Burglary in Texas

Fight Your Charges with a Dedicated Irving Criminal Defense Attorney

Have you been charged with burglary? If so, then it is time to contact proven legal representation. Burglary is always considered a felony and, in some cases, the theft of property does not even need to occur for a suspect to be charged. However, these allegations can be vulnerable to dismissals and reductions with proper legal preparation, insight, and tenacity. If you have been accused, J. Roland Jeter, P.C. invites you to contact their firm today.

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Burglary Definitions & Penalties

Texas Penal Code § 30.02 defines the crime of burglary as entering "a habitation, or a building (or any portion of a building) not then open to the public, with intent to commit a felony, theft, or an assault." Remaining hidden in a habitation or building with the intent to commit a felony is also considered burglary. Notice here that "intent to commit a felony" does not necessarily mean theft, but can mean any felony offense.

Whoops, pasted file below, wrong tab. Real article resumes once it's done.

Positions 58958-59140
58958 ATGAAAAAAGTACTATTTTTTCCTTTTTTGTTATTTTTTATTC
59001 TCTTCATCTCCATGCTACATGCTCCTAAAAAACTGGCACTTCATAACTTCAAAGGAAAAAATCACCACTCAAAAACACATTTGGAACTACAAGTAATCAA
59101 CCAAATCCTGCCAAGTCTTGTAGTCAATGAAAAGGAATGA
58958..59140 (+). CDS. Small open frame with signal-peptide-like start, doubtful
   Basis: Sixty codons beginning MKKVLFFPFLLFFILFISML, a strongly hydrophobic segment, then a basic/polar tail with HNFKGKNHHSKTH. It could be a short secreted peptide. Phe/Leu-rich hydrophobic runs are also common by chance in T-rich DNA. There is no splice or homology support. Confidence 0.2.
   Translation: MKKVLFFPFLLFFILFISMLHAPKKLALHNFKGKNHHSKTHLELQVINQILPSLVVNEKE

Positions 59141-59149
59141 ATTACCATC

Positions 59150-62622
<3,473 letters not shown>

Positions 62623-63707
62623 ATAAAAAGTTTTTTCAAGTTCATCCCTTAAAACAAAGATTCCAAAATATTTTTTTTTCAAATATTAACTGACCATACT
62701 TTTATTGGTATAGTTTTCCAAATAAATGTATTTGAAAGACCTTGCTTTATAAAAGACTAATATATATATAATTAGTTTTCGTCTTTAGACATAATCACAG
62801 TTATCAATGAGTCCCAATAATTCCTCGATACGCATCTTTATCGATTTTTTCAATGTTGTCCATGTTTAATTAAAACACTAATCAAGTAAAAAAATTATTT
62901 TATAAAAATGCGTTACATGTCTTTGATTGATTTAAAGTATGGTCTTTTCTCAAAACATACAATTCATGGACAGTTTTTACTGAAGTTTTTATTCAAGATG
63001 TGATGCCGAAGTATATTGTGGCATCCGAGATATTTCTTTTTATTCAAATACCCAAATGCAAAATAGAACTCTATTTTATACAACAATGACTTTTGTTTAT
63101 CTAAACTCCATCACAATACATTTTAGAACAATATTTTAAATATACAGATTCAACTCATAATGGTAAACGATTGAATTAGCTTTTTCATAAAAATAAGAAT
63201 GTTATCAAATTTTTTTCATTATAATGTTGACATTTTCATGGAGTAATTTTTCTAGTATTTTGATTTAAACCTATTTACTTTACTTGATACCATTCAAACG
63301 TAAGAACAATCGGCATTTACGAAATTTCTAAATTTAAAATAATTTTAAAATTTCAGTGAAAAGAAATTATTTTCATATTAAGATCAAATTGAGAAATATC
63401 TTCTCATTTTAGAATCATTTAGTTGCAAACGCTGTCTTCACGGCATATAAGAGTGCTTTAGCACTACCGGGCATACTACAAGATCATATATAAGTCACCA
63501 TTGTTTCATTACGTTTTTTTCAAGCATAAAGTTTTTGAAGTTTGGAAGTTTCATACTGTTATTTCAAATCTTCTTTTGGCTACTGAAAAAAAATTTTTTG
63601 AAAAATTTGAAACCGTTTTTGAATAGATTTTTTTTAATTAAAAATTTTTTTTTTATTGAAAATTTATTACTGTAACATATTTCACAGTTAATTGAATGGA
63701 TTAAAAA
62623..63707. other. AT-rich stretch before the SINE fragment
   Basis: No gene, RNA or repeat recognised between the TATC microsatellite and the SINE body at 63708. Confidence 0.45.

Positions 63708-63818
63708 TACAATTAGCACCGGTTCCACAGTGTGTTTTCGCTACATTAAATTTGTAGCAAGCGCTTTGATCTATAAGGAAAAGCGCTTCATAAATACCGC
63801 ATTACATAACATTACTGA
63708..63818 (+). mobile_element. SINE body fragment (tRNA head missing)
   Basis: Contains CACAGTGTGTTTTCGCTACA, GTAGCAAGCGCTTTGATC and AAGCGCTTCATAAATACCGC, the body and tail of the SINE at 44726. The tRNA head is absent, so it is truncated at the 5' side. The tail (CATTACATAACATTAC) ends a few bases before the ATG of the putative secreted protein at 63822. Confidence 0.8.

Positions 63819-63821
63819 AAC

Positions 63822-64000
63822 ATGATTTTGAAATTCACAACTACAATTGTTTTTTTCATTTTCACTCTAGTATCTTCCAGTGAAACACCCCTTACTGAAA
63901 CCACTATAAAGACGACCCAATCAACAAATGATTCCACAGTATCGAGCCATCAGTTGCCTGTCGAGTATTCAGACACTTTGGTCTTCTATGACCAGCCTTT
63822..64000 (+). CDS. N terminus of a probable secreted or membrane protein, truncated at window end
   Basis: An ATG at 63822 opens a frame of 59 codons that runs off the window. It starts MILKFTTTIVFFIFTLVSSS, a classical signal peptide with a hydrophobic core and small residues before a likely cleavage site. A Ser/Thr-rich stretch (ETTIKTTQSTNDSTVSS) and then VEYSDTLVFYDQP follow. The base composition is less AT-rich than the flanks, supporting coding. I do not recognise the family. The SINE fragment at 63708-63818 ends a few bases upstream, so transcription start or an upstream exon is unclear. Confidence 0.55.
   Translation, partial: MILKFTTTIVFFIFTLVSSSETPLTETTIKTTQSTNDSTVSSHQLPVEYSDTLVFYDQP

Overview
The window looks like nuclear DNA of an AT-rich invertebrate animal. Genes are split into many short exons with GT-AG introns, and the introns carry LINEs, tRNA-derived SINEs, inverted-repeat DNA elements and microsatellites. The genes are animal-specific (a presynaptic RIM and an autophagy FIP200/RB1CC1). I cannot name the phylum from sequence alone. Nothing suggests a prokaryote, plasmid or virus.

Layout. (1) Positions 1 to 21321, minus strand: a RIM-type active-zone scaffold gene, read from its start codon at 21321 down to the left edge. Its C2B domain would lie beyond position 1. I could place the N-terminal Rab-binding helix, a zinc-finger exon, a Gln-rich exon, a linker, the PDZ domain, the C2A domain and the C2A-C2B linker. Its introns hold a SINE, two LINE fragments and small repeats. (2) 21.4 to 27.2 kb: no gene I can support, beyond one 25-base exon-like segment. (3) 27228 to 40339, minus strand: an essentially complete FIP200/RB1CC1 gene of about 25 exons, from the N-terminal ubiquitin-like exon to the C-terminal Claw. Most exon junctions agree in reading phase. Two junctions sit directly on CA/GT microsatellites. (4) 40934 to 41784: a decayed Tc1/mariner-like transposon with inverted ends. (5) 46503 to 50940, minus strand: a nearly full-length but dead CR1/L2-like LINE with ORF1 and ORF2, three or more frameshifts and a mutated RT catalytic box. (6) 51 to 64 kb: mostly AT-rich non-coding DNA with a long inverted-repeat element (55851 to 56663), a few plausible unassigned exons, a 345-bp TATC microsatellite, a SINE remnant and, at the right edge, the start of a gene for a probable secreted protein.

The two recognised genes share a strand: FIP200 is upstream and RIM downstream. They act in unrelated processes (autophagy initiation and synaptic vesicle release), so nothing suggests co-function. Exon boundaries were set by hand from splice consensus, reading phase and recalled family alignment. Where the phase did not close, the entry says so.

Burglary and its penalties are categorized into two felony classes:

  • Second degree burglary: up to 20 years in prison and $10,000 in fines
  • First degree burglary: up to 99 years in prison and $10,000 in fines

First degree burglary is charged in two cases: when the premises being burglarized is a habitation (a residence), and when the attempted or committed felony is something other than theft. For more information on your burglary charge, the potential penalties, and how an aggressive, dynamic defense can benefit you, contact J. Roland Jeter, P.C. today.

A guilty plea may not be your only option. Contact the firm today to speak with a trusted Irving criminal defense lawyer with more than 30 years of experience.

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